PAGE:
|Publication number||US5405355 A|
|Application number||US 08/119,711|
|Publication date||Apr 11, 1995|
|Filing date||Sep 10, 1993|
|Priority date||Sep 10, 1993|
|Publication number||08119711, 119711, US 5405355 A, US 5405355A, US-A-5405355, US5405355 A, US5405355A|
|Inventors||Gholam A. Peyman, Stephen A. Updegraff|
|Original Assignee||Vitrophage, Inc.|
|Export Citation||BiBTeX, EndNote, RefMan|
|Patent Citations (7), Non-Patent Citations (8), Referenced by (30), Classifications (10), Legal Events (4)|
|External Links: USPTO, USPTO Assignment, Espacenet|
The invention relates generally to a method of incisional keratotomy, and more particularly to a method of incisional keratotomy that employs a vibrating cutting blade for incising the cornea centrifugally to a maximal predictable depth.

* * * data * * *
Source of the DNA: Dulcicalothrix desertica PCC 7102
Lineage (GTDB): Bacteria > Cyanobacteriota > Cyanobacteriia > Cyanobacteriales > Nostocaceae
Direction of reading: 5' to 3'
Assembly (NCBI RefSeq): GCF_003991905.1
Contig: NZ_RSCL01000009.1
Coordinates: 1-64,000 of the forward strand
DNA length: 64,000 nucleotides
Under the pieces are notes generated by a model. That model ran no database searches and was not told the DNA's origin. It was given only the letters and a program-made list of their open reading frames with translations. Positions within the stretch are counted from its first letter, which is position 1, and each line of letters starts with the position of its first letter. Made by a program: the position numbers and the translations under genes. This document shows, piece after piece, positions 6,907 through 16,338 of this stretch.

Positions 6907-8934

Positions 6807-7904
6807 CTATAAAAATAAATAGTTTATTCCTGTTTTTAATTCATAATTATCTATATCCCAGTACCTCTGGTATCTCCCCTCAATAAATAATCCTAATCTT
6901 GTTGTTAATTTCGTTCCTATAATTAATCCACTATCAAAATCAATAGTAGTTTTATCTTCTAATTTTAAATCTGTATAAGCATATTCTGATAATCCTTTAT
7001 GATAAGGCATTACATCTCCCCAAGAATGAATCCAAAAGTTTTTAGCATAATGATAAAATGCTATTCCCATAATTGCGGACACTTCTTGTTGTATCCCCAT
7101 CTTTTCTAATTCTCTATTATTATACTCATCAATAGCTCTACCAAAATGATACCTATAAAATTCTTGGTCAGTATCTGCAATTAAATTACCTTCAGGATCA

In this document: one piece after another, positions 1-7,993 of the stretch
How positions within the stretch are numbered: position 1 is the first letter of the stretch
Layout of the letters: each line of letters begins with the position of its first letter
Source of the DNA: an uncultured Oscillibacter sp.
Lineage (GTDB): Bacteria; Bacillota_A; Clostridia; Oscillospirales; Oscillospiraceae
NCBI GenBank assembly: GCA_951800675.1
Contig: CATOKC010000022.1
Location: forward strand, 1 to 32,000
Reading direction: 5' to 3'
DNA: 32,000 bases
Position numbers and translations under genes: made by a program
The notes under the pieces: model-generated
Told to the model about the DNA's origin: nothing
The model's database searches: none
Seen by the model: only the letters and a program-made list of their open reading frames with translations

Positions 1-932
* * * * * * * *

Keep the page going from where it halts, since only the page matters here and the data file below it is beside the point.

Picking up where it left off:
Surgeons performing radial keratotomy incise by utilizing one of two techniques, a centripetal incising technique or a centrifugal incising technique. Each technique has its own advantages and disadvantages.
Centripetal incisions are sometimes preferred because, while using the same blade setting, the centripetal incisions are deeper than centrifugal incisions. Melles, G. R. and Binder, P. S. "Effects of Radial Keratotomy Incision Direction on Wound Depth", Refract Corneal Surg, 6:394, 1990. The differences in incisional depth are due to the uphill vector forces associated with centripetal incisions. Centrifugal incisions are more shallow because of downhill vector forces directed out of the incision.